The British Museum is massive. With more than 8 million objects spanning human history, you can walk around for weeks and still discover something new. This is why it’s really important to select a few things that you think your kids will be interested in!
The British Museum is unique. The vast collection from all over the world makes it possible to experience the history of mankind through the display of priceless artefacts from early beginnings up until modern times. Taking children to the British Museum is a great investment in their future, opening their eyes to the wonders of the world and inspiring them to learn more about history. With a bit of planning, you’ll have a great family day out at the museum.
5 things to see at the British Museum for kids
- The Mummies Exhibition: Explore mummification, magic and rituals through the Egyptians objects on display.
- The Lewis Chessmen: Get close to the world’s most famous chess pieces made of walrus ivory.
- The Rosetta Stone: The legendary stone with the same text written in three different languages enabled the Egyptian hieroglyphs to be deciphered.
- The Sutton Hoo Hoard: See the iconic Sutton Hoo Helmet and all the other Anglo-Saxon treasures discovered from the ship burial.
- The Parthenon Sculptures: Removed from the Acropolis in Athens in the early 19th century, the originals are still on display in the British Museum
1. The Mummies Exhibition
Many kids are fascinated by Egyptian history, which is also very high up on our list. The exhibition of mummies, coffins and funeral masks is indeed amazing as you would expect given Britain’s leading role in Egyptian archaeology back in the days. This section will probably keep kids occupied for a good 20-30 min, but be aware that this particular exhibition hall fills up quickly.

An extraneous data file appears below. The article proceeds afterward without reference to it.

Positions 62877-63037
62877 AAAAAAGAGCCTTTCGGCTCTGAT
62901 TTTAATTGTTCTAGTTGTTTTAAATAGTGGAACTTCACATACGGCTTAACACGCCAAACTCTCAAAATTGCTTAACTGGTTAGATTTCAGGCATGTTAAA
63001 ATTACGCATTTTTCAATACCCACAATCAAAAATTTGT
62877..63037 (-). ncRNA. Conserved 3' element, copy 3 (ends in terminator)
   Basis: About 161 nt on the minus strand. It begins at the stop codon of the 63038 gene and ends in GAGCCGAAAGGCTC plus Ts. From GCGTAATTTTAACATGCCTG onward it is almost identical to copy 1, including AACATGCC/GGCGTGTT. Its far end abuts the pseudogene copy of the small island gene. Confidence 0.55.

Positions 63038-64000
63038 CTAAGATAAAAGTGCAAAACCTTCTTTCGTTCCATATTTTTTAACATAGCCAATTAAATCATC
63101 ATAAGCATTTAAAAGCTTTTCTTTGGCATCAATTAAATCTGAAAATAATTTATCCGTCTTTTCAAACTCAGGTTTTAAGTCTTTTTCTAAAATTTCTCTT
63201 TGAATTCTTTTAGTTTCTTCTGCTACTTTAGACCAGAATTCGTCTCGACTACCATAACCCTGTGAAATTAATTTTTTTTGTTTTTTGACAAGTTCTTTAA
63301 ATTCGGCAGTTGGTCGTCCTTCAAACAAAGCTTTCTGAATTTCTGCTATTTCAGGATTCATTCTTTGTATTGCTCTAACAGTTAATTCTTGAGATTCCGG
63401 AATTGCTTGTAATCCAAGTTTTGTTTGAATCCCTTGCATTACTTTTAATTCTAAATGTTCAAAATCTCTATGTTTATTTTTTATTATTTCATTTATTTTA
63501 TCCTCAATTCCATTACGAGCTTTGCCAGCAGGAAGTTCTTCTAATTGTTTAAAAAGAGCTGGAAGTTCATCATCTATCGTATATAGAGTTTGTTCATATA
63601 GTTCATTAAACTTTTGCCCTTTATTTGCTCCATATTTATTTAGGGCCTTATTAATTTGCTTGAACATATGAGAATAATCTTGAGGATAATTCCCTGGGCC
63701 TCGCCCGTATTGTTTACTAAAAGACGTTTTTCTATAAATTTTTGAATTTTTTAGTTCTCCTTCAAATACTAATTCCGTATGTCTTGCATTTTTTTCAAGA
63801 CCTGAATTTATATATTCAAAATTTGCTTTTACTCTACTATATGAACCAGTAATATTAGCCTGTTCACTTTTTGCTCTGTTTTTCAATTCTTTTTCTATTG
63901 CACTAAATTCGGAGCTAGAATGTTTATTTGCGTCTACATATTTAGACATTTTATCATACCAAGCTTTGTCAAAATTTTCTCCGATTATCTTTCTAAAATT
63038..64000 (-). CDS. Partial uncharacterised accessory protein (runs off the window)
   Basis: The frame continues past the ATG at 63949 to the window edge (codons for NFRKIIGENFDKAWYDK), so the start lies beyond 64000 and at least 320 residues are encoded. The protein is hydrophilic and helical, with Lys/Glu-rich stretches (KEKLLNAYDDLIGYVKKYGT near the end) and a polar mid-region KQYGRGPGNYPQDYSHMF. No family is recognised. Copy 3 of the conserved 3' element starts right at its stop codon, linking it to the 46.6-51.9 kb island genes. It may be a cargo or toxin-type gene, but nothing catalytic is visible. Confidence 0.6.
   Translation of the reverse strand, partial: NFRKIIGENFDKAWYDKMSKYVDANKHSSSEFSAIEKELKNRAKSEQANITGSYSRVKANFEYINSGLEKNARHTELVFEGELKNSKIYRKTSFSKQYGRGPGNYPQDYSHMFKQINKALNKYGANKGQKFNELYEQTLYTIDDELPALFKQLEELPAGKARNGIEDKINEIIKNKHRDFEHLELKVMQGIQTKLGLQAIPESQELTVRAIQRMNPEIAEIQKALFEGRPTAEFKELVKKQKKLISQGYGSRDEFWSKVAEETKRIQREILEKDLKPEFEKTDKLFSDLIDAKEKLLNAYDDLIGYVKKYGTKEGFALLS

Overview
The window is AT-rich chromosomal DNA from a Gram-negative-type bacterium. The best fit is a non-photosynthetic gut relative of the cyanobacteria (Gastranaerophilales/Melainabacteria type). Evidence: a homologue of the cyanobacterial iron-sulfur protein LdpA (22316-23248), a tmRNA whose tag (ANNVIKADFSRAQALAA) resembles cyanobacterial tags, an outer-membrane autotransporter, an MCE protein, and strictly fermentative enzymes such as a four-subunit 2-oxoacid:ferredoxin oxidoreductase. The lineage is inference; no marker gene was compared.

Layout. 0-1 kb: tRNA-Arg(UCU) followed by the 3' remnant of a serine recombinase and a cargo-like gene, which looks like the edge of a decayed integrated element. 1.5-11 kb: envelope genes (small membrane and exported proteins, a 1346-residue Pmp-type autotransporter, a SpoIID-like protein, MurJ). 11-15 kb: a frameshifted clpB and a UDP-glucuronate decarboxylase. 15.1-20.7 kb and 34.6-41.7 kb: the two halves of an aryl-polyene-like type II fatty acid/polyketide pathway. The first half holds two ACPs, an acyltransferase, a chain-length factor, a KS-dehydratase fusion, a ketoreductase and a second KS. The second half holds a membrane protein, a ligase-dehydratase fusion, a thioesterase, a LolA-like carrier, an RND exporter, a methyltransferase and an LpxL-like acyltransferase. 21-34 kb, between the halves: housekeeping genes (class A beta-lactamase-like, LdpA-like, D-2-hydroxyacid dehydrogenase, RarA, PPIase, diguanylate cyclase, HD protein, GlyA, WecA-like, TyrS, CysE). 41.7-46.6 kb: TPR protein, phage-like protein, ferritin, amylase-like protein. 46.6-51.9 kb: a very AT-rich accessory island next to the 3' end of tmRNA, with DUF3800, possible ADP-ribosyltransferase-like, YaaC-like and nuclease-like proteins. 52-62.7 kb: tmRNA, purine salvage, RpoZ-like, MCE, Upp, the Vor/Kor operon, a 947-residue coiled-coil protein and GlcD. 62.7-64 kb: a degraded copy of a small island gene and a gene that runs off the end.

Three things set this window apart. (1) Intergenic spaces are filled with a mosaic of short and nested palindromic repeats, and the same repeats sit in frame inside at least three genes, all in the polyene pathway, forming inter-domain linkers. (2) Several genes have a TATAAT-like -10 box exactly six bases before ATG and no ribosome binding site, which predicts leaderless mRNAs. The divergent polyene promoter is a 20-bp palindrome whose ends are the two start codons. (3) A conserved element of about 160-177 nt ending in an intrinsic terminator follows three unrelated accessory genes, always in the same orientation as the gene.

Given the huge popularity of these objects, it’s quite strange that they haven’t been given a more prominent place in a bigger hall. From our experience, being surrounded by huge crowds ruins the moment when going to museums. It also makes it more difficult to explain and discuss the objects with your children. So as always in London, our advice is to go first thing in the morning or late afternoon to avoid the biggest crowds.
2. The Lewis Chessmen
The Lewis Chessmen made of walrus ivory are some of the biggest masterpieces of the British Museum. The 78 chessmen found on the Isle of Lewis in 1831 represent the biggest chess-set discovered from the medieval period anywhere. These iconic chessmen each have unique expressions showing power, gender, beauty and fear. It’s almost like they come alive. The 800-year-old objects made in Norway with ornamentation are similar to what you can find in the carvings of Norwegian stave churches and Viking ships.